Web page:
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:iconpinocchio-liez:
Pinocchio-Liez Oct 31, 2005
I have just experienced Heaven! I truly am in awe! What can I say...

Ahh...to be a poet!! I kneel at your feet...sir :faint:!!

Whew!!
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:iconlazylinepainterjohn:
Elliot, Borges, Paolo Sarpi and Interpol. I need to read this again and critique it properly, because just dropping four names like that apparently at random makes me seem wierd (or about to tell an odd and extremely exclusive joke). I'll get back to this, because it really is first-rate. Belated congratulations on the DD.
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:iconkatestehr:
KateStehr Oct 10, 2005  Professional Traditional Artist
I just want to re-read it again and again. To soak myself in the imagery.

Your words create tangible pictures in my head.

Fabulous work!

K.
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:iconj-m-richards:
J-M-Richards Oct 10, 2005  Hobbyist General Artist
It is Elliot-esque. The use of locusts as a theme: interesting and memorable. I'd like to know what the inspiration behind it was.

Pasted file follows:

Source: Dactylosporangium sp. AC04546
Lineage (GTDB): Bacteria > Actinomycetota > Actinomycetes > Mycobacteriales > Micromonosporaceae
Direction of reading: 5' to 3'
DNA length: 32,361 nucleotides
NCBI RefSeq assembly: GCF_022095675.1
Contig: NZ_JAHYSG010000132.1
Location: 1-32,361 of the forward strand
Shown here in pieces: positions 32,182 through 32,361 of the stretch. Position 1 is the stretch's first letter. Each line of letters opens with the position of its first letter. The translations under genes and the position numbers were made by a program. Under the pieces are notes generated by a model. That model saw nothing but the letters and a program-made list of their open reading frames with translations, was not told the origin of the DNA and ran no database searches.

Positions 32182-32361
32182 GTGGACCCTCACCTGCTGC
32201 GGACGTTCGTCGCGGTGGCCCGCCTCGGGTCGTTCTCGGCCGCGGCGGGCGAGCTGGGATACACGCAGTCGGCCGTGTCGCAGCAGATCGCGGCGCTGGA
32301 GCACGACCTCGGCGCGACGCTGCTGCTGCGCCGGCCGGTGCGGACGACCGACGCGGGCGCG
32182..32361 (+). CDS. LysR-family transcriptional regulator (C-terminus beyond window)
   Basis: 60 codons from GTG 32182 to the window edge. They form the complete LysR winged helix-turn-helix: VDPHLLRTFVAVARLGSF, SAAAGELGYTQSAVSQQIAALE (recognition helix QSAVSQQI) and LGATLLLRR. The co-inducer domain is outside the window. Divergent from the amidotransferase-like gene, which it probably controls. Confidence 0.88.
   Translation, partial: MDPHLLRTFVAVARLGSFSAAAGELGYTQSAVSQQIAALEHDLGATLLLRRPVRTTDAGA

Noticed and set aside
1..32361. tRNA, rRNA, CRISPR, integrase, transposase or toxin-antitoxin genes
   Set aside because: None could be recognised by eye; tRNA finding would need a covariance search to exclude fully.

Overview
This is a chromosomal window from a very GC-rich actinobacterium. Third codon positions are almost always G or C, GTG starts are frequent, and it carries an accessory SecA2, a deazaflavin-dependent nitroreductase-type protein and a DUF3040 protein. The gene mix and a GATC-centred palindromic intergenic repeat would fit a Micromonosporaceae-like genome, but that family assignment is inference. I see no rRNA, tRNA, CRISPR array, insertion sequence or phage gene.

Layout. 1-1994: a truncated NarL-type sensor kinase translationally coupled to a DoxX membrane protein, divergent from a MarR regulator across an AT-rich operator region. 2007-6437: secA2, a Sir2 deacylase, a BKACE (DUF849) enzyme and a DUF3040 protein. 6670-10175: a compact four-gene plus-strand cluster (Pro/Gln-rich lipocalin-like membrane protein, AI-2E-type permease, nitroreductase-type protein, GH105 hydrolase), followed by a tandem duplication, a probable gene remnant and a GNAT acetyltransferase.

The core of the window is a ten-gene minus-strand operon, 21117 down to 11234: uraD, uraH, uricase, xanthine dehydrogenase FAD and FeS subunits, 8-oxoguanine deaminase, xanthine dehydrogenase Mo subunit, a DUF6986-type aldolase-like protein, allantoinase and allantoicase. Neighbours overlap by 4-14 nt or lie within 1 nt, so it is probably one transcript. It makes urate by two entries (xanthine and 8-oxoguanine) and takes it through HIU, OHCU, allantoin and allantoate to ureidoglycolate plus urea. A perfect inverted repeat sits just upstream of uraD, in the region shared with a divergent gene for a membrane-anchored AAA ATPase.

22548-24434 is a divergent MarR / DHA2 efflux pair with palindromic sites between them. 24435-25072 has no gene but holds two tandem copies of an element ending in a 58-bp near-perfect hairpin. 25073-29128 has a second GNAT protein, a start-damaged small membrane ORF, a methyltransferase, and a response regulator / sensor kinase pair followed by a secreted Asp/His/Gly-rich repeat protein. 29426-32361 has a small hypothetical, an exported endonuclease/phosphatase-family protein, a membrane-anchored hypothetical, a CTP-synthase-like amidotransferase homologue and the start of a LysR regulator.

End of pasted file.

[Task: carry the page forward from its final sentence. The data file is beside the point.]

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:iconshortidiva19:
shortidiva19 Oct 10, 2005   Filmographer
Beautiful. Every idea fits together perfectly. Well-done.
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:iconkotaru1221:
hard to understand, but really amazing piece. i love how you described the food
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:iconcatsniffer:
I don't understand a lot of this...but then again, people don't have to really...if you know.
Really well written. I love the line "Hitchcock-eyed at the top of the stair, playing my arms like violins"...such a picture.
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:iconsonneillon-:
This is absolutely amazing. I think I'm in love.
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:iconethereal-flame:
Wow... there's not really much I can say about this. It truly is amazing, I think. I'm certainly not qualified to critique it, so instead I'll just favorite it. I love the first part the most, but the rest of them are still great. Good job.